Did Google Reinvent the Tablet, or Do Another Wave?

Google announced its tablet and some other things besides, and the question now is whether there’s some grand strategy at work here or just a bunch of geeks throwing products at a marketplace.  I think there’s some thinking here, but whether it’s sound thinking remains to be seen.

The Nexus 7 tablet is pretty much what it was rumored to be, which is a kind of super-Kindle-Fire.  Like Kindle Fire, it’s aimed at the content consumption market, but unlike Amazon Google doesn’t have history in the book and content space, though they did announce enhancements to Play to include the sale of movies.  Either Play is going to be expanded rather radically to come close to matching Apple and Amazon or they’ve left the Nexus at the alter.  But even with a bookstore and content to match Amazon, all Nexus can be is an up-and-coming Kindle Fire competitor, and that’s not enough.

One might wonder why Google would take a swipe at an Android friend instead of the Apple enemy, and the answer is twofold.  First, they can’t swipe at Apple directly without hitting the 10-inch models of all their prime Android partners.  Second, Amazon isn’t an Android partner, they’re a user of the open-source earlier version, from which Amazon created their own code fork.  They don’t really promote Google’s agenda.

Nexus does run the new Jelly Bean version of Android, which will surely put pressure not only on the mainstream Android tablet community to stay up to date, but also perhaps pressure Amazon to opt into Google’s Android community instead of using free software.  The new Jelly Bean gets good reviews from pretty much everyone, and Google has also included a developer kit that will facilitate partner customization of this and subsequent versions, which they clearly hope will further drive the convergence of the community on a single version.  I think it’s very possible that some of the tablet vendors (like both my own and my wife’s) who have not yet released Ice Cream Sandwich may jump over it to Jelly Bean.  It would be smart.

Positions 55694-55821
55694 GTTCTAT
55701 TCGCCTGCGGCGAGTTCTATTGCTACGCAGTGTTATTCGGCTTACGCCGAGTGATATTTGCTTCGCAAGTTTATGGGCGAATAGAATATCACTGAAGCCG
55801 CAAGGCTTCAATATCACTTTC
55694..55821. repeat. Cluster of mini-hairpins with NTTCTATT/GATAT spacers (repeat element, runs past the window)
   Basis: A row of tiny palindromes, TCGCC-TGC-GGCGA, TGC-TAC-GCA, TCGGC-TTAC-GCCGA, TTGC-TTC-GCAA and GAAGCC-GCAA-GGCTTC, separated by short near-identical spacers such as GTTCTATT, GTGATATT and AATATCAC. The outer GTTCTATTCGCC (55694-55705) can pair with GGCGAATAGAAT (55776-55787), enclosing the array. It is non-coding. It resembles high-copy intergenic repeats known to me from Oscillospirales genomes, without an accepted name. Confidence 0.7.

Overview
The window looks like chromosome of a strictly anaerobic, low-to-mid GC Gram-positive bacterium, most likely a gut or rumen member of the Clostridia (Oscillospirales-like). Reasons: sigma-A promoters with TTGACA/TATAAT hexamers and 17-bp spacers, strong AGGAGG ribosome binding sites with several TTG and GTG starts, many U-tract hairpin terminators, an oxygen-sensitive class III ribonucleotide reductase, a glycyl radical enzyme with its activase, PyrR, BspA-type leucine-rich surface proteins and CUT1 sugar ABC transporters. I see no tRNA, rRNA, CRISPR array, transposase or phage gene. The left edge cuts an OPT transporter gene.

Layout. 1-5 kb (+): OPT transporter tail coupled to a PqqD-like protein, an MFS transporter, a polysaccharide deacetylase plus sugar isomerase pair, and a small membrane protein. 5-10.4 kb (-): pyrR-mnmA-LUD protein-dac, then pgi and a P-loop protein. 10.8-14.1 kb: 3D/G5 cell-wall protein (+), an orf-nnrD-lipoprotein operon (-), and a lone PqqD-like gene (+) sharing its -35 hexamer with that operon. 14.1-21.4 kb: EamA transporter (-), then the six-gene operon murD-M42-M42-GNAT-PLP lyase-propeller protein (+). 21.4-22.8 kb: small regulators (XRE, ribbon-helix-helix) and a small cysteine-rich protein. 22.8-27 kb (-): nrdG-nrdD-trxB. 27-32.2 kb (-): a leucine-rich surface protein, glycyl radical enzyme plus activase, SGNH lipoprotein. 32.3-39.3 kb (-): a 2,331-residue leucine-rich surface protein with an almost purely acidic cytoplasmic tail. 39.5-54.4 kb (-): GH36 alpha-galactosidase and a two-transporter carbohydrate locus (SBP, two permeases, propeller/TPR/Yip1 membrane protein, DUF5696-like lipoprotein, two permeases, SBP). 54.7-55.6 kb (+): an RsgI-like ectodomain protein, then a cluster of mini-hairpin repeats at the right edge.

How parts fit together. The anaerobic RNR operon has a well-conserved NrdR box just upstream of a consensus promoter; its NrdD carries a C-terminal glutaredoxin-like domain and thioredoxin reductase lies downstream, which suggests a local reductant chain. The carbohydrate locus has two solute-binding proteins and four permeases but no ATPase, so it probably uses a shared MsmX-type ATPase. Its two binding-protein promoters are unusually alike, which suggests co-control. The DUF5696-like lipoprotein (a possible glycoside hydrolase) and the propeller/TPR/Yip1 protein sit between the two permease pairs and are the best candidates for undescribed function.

The next thing on Google’s inventory of announcements was the Nexus Q, which I think Google intends to be a combination of a home social video platform and even a home control platform.  The Q is a sphere that has no screen but that can be controlled online from pretty much any Android device.  In media terms, the Q acts as a kind of anchor process that can mediate among home devices to deliver video to any of several, in succession or together.  You can do screen-switching at least in-home with it, and I think Google plans to broaden this capability by adding cloud support down the line.  They seem excited about the prospects of having a house full of Qs collaborating on stuff, and this is where I believe the hope to expand more into home automation and other similar monitoring and control tasks, with or without developer support.  Since Q is about twice the price of Apple TV there’s going to have to be a kicker here in some form.

From developers?  That’s too much to ask.  Google Wave failed because Google let others drive the process with minimal guidance.  So far, arguably, they’ve let others carry the water for Android too.  If Nexus 7 means Google knows they have to play a greater role, the new role they’ve defined isn’t sufficient.  What is most lacking is the vision of the cloud that could unify everything—that MUST unify it.

Google has generated three announcements and an Android version upgrade, and separately what they’ve done is interesting but not market-shaking.  Potentially the four things could combine to create a new direction for Google, one that takes a more participatory role in the appliance space, pushes Google more into an Amazon-like retailer, validates a socially integrated cloud that extends through the home and to all a user’s devices…a lot of really good stuff.  Will any of it happen?  Right now we can’t be sure.


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